Star Parker: Supreme Court Nominees — Race Can Be Relevant

“Mr. Biden’s campaign promise that he’d appoint a black woman to the Supreme Court is unfortunate because it elevates skin color over qualifications.”

Thus, The Wall Street Journal editorial page captured, in one sentence, the sentiment of many if not most of right-of-center white Americans about the president’s campaign pledge, which he appears to have every intention to fulfill.

But, no pun intended, is it all really so black and white?

May we ask if ever there might be justification for taking race and gender into consideration as deciding factors in making a Supreme Court nomination?

I believe we can answer this question by looking at the one Black justice on the Supreme Court, Associate Justice Clarence Thomas.

Thomas is now the longest serving sitting justice on the U.S. Supreme Court. When he was nominated by President George H.W. Bush in 1991, there was never any question that Bush would nominate an African American to replace the legendary Thurgood Marshall.

This was clearly a “Black seat” on the Supreme Court, and it would stay that way.

However, race is not a reality with one dimension. Despite what some might think, Black reality is as multifaceted and complex as is all of human reality, and the views of Black Americans cover the full scope of the political spectrum.

And thus, Bush did indeed appoint a Black man to replace Marshall. But this Black man was a conservative.

And Clarence Thomas has shown himself to be a brilliant conservative addition to the court. Had not Bush felt it politically important to replace Marshall with an African American, our country would be the worse off for not having given this African American the opportunity to shine and contribute immeasurably to our nation.

But the other side of this coin is to note the irony that the then-chairman of the Senate Judiciary Committee through which Thomas’ nomination had to pass was our current president, Joe Biden.

The then-Sen. Biden presided over a confirmation hearing that he allowed to be transformed into a carnival of pornography, allowing Anita Hill to make shameful public accusations about Thomas that had no place in a Senate hearing, and that defamed Thomas such that one wonders if full recovery in the court of public opinion is ever possible.

In a recent documentary, Thomas spoke about what happened and how, under Joe Biden’s chairmanship of the Judiciary Committee, liberals sought to destroy him because he is a conservative: “People should just tell the truth: This is the wrong Black guy. He has to be destroyed. Just say it. Then now we will be honest with each other.”

In fact, the track record of liberals toward minority Americans who are not liberal is not pretty.

Janice Rogers Brown, a conservative/libertarian African American woman who served as a justice on the Supreme Court of California, was nominated by President George W. Bush to the U.S. Court of Appeals for the District of Columbia Circuit. Senate Democrats blocked her nomination for two years until she was finally confirmed in 2005.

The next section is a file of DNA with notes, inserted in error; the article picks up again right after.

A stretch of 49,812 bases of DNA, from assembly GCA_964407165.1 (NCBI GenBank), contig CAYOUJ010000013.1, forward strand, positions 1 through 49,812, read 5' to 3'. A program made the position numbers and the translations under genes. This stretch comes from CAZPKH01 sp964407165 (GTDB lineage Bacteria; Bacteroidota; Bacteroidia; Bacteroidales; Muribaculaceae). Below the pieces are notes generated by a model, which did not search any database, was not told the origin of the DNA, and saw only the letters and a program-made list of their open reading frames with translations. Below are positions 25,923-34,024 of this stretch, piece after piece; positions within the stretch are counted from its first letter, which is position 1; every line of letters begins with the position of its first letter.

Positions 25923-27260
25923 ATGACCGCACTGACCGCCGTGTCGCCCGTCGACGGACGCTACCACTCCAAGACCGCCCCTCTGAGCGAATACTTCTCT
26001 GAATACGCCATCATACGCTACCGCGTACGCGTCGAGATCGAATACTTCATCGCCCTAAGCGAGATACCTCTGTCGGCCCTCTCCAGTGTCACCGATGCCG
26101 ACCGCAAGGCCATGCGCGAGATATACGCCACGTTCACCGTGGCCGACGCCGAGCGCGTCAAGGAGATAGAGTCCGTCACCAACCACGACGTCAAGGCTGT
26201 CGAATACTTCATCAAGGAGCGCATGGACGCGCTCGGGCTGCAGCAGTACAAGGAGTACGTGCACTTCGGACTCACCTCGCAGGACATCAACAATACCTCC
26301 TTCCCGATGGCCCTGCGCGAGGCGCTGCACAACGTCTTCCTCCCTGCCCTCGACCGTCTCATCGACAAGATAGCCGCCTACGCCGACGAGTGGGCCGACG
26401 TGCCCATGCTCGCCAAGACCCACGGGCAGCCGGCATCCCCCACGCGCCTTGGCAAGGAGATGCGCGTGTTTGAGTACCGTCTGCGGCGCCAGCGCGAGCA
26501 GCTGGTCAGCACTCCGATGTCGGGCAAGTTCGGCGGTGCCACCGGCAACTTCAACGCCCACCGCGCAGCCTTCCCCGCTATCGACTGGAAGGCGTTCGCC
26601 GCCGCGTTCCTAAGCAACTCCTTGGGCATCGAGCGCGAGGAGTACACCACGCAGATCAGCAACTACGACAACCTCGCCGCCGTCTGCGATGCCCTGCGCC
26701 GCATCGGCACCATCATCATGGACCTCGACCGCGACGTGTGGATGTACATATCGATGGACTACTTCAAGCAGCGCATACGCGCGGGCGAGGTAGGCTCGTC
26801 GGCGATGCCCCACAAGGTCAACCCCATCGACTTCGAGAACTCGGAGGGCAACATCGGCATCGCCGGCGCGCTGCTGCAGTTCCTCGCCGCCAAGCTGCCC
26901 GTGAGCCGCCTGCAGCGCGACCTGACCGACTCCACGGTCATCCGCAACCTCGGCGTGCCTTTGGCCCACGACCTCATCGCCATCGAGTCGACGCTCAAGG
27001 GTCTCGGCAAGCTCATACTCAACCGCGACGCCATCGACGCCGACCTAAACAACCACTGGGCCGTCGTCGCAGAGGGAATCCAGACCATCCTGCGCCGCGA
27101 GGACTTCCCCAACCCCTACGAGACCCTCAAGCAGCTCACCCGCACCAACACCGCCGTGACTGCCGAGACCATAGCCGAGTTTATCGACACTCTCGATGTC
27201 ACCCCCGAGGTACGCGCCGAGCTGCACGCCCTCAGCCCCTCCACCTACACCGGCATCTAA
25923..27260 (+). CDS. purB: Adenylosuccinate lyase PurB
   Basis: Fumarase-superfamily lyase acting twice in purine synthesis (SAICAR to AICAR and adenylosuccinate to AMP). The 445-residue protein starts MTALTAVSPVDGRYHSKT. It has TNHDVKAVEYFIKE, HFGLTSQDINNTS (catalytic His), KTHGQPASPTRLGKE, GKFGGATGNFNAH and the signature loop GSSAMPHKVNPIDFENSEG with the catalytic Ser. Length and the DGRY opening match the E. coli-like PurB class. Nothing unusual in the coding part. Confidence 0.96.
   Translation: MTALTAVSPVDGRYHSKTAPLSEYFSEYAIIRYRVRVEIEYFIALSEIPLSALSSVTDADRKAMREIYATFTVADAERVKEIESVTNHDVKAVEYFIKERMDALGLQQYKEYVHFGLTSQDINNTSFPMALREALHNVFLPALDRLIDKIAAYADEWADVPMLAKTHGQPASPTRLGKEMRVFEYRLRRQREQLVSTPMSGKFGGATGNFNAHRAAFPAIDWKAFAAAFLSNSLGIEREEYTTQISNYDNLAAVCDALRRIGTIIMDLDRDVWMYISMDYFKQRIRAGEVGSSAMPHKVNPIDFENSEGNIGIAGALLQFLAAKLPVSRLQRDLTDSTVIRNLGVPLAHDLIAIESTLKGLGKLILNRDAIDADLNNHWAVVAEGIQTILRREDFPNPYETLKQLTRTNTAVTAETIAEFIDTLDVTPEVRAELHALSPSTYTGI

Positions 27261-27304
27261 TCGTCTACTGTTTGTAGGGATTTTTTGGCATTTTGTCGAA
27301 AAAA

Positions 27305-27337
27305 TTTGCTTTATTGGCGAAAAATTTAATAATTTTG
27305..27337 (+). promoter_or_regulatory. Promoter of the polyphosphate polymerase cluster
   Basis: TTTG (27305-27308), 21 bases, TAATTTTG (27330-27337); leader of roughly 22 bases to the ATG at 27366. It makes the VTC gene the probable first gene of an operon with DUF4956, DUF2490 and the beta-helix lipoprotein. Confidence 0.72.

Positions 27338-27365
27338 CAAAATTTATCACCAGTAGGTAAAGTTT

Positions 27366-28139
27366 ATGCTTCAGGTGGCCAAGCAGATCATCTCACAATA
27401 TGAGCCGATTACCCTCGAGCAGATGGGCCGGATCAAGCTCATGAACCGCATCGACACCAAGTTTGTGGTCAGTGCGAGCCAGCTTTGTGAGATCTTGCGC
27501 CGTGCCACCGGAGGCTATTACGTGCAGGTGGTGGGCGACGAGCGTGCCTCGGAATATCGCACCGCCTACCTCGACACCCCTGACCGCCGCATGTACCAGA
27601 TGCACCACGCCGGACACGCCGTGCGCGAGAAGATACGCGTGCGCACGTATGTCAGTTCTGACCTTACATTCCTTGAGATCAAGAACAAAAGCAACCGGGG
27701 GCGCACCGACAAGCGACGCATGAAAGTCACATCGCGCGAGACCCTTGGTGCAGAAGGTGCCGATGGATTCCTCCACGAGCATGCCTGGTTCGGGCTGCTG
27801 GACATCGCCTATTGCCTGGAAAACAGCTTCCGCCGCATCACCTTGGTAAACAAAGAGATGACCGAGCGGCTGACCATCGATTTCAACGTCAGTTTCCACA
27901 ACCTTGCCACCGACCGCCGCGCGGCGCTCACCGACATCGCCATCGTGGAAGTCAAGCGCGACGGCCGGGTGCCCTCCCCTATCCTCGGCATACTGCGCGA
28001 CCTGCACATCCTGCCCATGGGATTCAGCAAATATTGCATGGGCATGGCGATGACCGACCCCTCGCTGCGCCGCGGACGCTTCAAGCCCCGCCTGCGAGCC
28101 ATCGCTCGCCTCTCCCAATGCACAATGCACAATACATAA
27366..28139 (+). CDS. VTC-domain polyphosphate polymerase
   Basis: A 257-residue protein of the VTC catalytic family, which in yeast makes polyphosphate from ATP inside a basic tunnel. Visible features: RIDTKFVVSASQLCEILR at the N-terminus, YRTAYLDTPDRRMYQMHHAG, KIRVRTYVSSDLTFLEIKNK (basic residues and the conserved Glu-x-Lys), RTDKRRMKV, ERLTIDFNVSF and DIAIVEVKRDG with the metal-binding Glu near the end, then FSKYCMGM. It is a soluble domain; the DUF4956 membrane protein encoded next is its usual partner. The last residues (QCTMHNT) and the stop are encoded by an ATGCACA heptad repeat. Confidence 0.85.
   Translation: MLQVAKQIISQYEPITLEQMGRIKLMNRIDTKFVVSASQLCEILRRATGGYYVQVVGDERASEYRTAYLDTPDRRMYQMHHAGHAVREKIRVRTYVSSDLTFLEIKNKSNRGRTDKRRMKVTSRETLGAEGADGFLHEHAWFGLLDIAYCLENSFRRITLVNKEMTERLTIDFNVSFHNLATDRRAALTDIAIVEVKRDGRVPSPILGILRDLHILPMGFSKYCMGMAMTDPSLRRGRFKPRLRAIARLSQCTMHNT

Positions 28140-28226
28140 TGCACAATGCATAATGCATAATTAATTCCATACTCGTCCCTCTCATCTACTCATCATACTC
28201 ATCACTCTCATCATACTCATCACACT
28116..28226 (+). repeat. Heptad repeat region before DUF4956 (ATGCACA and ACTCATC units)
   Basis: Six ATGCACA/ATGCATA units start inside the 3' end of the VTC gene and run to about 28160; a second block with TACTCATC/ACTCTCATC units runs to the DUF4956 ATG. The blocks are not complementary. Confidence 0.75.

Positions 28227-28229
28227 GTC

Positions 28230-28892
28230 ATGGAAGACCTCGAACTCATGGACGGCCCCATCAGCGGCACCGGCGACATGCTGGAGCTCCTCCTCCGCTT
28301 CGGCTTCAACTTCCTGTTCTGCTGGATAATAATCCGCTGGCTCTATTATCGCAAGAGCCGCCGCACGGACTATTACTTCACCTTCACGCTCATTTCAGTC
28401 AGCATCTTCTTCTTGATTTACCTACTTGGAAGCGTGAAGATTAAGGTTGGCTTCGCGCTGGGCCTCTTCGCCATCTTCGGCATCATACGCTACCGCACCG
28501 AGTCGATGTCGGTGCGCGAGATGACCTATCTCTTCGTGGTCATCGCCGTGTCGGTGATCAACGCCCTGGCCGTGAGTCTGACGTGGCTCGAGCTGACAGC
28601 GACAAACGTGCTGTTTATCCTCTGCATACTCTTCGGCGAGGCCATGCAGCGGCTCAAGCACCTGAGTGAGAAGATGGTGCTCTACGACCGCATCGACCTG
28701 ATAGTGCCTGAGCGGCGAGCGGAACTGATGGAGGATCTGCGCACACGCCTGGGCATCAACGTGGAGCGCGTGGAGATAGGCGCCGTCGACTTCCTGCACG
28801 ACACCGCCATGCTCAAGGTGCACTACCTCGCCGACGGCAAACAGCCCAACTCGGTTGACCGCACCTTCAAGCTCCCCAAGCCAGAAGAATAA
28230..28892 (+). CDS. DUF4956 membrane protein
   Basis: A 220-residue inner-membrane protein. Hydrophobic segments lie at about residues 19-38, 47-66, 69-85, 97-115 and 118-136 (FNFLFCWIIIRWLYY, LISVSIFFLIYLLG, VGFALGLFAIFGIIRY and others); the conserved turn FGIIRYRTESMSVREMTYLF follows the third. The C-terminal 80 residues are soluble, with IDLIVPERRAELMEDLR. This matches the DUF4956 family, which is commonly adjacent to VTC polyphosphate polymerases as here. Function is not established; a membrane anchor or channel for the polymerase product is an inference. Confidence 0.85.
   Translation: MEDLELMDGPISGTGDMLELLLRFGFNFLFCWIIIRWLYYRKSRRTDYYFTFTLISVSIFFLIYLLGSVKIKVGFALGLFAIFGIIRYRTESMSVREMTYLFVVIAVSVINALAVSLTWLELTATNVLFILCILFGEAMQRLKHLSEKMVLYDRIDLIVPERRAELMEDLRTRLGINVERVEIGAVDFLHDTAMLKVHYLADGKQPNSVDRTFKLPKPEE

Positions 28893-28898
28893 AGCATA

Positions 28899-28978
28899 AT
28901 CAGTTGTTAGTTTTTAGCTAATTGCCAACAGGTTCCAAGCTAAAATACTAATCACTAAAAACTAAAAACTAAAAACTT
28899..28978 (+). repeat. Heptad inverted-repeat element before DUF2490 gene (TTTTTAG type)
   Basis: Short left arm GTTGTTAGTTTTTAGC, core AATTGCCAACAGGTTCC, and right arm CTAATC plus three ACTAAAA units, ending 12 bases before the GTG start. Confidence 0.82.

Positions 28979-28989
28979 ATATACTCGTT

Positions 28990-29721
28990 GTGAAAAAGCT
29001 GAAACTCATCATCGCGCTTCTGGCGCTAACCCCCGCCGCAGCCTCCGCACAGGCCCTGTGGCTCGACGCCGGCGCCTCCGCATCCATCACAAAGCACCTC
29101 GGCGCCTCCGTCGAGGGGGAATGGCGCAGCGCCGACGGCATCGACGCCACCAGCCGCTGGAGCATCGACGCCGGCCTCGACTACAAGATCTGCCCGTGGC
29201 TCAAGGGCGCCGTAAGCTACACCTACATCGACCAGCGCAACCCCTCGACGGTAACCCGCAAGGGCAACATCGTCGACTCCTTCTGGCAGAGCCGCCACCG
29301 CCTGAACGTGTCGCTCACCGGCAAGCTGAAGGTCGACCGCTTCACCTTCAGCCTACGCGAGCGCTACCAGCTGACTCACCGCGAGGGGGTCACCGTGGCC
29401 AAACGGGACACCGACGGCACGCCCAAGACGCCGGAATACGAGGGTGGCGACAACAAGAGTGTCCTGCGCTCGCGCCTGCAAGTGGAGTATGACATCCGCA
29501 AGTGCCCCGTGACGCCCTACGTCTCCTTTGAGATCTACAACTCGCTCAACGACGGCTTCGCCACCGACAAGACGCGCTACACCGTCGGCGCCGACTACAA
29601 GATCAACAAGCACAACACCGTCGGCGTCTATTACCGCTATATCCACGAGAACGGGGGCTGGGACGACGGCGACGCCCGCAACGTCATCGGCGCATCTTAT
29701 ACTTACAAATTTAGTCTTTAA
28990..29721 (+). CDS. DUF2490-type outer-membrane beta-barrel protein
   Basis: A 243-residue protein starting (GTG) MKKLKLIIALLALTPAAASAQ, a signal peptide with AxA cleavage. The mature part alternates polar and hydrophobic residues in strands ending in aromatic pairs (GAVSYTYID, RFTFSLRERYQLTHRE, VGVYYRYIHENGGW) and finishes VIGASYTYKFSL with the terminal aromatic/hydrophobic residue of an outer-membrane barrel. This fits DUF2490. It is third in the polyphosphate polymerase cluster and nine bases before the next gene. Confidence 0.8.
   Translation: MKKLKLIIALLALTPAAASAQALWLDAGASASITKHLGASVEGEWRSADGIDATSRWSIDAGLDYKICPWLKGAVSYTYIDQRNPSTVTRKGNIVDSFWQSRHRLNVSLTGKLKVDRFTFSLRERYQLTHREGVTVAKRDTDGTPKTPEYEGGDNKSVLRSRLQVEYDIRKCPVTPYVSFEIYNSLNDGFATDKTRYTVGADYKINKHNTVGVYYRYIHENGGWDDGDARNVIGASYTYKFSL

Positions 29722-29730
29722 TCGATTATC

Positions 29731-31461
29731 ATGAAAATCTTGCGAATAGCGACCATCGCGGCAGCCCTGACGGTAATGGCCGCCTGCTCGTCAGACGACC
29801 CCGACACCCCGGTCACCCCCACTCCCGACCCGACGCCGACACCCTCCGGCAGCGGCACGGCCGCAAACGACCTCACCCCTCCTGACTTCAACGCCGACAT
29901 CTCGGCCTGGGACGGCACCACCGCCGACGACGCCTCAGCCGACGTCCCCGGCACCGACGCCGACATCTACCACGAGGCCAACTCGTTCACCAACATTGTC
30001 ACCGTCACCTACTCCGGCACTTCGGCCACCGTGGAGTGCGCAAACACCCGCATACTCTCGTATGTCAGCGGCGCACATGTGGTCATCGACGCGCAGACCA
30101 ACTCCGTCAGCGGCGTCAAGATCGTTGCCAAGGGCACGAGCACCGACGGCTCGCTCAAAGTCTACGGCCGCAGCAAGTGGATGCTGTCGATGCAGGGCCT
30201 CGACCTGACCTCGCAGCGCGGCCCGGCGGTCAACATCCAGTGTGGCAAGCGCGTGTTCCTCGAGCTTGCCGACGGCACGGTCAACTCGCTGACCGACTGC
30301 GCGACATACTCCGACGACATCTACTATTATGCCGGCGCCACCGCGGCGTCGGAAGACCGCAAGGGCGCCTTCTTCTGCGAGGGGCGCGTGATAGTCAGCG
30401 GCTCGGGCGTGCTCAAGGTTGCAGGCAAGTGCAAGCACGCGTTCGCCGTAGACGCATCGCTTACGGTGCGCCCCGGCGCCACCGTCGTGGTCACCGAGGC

Miguel Estrada is a distinguished Honduran American attorney who arrived as an immigrant without being able to speak English and wound up graduating, magna cum laude, with a Juris Doctor degree from Harvard Law School. Democrats blocked Bush’s nomination of Estrada to the District of Columbia Circuit Court of Appeals because he is a conservative.

The point is our country has a complex history and cultural reality in addition to its ideals.

Among our ideals should be mutual human respect and decency.

There can be justification to Biden’s commitment to nominating an African American woman to the court.

South Carolina Republican Sen. Lindsey Graham has signed off on the impressive credentials of one such candidate — South Carolina federal district Judge J. Michelle Childs.

Let’s give Childs, and the process, the respect they deserve.

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Star Parker

Star Parker is one of the names on the short list of national black conservative leaders. She is the founder and president of the Center for Urban Renewal and Education (CURE), a Washington D.C.-based public policy institute that promotes market-based solutions to fight poverty. Star consulted on federal Welfare Reform in the mid-90s and then founded CURE to bring new ideas to policy discussions on how to transition America's poor from government dependency. In 1996, she was a featured speaker at the 1996 Republican National Convention. Before involvement in social activism, she had seven years of first-hand experience in the grip of welfare dependency. After a Christian conversion, she changed her life. Now, Star regularly consults with both federal and state legislators on market-based strategies to fight poverty. In 2017, Star joined the White House Opportunity Initiative task force to share ideas on how to best fix our nation’s most distressed zip codes. In 2018, she was appointed to the U.S. Frederick Douglass Bicentennial Commission. Star has a bachelor's degree in Marketing and International Business from Woodbury University and has received numerous awards and commendations for her work on public policy issues. In 2016, CPAC honored her with the “Ronald Reagan Foot Soldier of the Year.” In 2017, Star was the recipient of the Groundswell Impact award, and in 2018, Bott Radio Network presented Star with its annual Queen Esther award. To date, Star Parker has spoken on more than 225 college campuses, including Harvard, Berkeley, Emory, Liberty, Franciscan, UCLA and UVA. She has authored several books; is a regular commentator on national television and radio networks including the BBC, EWTN, and FOX News; and Star is a nationally syndicated columnist with Creators, reaching 7 million readers weekly.

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